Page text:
It was my first night out after having gone off to college. It may even have been my first night on campus—I’m not sure. At the time, the legal drinking age was 18, but I could always get served having a college ID. (I’d been using that trick in Dallas since I was 16.)
So there I was at the Carousel bar with a couple of new friends being introduced to a concoction called a tequila sunrise—a sickly sweet drink made by pouring orange juice and tequila over ice then adding grenadine and a cherry garnish. It fairly screams “novice drinker.”
It’s unclear exactly when the room started spinning. It might have been after two. (Drinks, that is.) It may also be that the bar at the Carousel revolved, but that’s a detail about which I’m uncertain. I just know I never drank another one, and it was about 15 years before tequila touched my lips again.
Not much time passed before I discovered the local gay bar, where I ditched the tequila and grenadine, kept the orange juice, and added vodka. Still possessing a rather juvenile taste in consuming liquor, a screwdriver seemed to be just what the doctor ordered. After all, a day without orange juice is like a day without sunshine, even if you don’t have it for breakfast.
Until Miss Anita Bryant came along. She was the spokeswoman (as they were called then) of the Florida Citrus Commission, but it would be her campaigning as an anti-gay activist that would be her most lasting legacy. Without getting into the details, her Save Our Children campaign led to a gay boycott of orange juice, which I was happy to join by changing my drink of choice to bourbon and Coke. It would be a few more years before I would give up a spoonful of sugar to help the liquor go down and learn the lasting satisfaction of a dirty martini or drinking good vodka neat.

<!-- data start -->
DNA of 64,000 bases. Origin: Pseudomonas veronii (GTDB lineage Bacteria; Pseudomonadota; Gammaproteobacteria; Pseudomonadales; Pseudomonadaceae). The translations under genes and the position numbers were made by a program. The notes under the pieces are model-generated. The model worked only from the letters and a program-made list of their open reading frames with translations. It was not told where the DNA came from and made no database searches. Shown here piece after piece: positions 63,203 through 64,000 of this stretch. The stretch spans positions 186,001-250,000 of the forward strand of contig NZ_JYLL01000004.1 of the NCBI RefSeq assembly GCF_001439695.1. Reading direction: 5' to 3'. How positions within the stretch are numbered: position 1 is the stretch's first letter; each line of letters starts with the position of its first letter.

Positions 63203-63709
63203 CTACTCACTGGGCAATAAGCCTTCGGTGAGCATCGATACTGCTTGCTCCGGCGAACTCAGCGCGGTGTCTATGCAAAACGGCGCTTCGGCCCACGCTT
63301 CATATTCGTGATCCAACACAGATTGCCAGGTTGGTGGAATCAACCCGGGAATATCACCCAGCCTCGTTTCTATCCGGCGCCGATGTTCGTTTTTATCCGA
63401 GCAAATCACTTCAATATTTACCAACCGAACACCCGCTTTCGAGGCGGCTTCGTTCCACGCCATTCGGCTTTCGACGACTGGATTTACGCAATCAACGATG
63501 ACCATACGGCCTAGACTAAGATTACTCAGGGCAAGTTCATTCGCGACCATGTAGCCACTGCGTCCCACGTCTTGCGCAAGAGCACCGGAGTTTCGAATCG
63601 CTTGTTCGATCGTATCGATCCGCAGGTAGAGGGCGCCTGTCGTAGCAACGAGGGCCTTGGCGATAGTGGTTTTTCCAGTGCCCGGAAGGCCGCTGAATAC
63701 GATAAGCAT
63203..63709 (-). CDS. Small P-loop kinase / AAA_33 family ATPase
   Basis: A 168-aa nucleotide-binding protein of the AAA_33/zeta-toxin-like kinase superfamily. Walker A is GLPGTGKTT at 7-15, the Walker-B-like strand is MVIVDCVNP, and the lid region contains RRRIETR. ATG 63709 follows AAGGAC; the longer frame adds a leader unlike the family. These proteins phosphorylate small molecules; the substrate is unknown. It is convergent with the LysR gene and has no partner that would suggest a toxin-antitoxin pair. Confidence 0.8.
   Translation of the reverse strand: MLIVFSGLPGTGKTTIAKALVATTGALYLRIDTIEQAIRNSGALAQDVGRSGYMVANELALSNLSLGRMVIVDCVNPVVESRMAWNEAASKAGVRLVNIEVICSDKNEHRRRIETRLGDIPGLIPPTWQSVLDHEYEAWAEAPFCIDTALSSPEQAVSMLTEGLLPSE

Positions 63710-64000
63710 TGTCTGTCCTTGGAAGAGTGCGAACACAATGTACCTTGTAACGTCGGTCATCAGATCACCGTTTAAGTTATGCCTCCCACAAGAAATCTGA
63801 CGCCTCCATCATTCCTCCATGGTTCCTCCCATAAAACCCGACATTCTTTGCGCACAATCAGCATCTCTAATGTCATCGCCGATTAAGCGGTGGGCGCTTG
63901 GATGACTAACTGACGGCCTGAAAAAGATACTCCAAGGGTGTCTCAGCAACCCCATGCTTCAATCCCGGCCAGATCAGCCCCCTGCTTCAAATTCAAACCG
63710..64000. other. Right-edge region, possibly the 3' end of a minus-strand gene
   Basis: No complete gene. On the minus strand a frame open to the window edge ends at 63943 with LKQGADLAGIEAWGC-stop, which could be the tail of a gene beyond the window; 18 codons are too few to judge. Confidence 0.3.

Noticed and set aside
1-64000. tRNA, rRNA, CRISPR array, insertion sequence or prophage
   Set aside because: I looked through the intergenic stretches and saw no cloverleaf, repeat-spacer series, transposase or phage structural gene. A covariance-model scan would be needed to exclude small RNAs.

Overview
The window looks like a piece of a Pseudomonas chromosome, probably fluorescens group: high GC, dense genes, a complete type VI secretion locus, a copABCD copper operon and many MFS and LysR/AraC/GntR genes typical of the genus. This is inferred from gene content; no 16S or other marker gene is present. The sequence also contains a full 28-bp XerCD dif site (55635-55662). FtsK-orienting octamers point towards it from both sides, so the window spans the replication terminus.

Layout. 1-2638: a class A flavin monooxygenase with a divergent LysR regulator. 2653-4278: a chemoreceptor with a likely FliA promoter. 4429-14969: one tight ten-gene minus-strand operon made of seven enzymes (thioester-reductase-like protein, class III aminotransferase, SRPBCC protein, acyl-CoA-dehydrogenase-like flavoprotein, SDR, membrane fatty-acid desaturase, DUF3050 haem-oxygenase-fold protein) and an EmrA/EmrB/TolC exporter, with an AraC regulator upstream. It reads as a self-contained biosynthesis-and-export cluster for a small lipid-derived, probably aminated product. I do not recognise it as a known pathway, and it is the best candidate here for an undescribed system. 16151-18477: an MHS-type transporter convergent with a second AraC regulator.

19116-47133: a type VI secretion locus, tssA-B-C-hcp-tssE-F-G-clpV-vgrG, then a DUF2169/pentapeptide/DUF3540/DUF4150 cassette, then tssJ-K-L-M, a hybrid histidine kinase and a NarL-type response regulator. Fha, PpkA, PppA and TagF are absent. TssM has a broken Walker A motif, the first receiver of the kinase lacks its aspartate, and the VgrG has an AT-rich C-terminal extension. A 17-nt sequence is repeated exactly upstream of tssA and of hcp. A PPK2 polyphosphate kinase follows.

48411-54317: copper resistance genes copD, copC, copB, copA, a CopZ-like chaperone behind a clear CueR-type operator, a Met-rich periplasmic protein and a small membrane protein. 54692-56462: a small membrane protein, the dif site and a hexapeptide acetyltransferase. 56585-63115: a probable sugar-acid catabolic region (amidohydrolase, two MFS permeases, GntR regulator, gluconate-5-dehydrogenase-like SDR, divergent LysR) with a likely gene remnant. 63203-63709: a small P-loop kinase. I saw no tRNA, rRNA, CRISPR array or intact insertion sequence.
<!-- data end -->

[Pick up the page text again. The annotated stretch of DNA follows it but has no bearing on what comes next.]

Whether or not that boycott was effective is somewhat debatable. The Briggs Initiative in California to provide for the firing of and employment discrimination against gay people in public schools was predicated on Miss Anita Bryant’s successful activism around the country. The proposed law, so draconian that even Ronald Reagan came out against it, went down in defeat in 1978 by a margin of 17 points. And within a couple of years, Miss Anita Bryant had divorced her husband and lost her orange juice job. (That must have been when we returned to serving mimosas at brunch.) As her former husband said years later in blaming gay people for what happened, “Their stated goal was to put her out of business and destroy her career. And that’s what they did.”
So when a list of companies that support Trump’s reelection hit my radar this week, I scanned it with trepidation, fearful that Grey Goose or its parent company, Bacardi, would be on the list. After all, I already knew about the Equinox boycott, although I thought it was just another overpriced Dallas restaurant until I found out it is some kind of fitness company. And I can easily sign up to boycott a gym. Easily.
So I’m going down the list. In-N-Out, McDonald’s, and Wendy’s. Whataburger’s not on the list. So far so good. Taco Bell is, but Taco Campana isn’t. Still good. KFC, but not Popeye’s. Even better.
But then the bombshell. Estee Lauder. Now I must tell you that Estee and I go back to when I was still drinking screwdrivers. And while she isn’t paying me (well, she died years ago) and neither is Ron, her Trump-supporting son, I gotta do what I got do when it comes to skin care and cosmetics. When it comes to my face, Merle Norman cleans is, Estee Lauder moisturizes it, and Elizabeth Arden spackles it. Not negotiable.
So boycott a little or a lot if you want to. Whatever makes you feel better in these troubled times, go for it. But just know that it’s easier to bring down an individual than a corporation. Just ask Miss Anita Bryant.
Now I’ve got to let Karl know about something on the list that might interest him. And if he decides to boycott Home Depot, I’ll let you know so we can all sell that stock.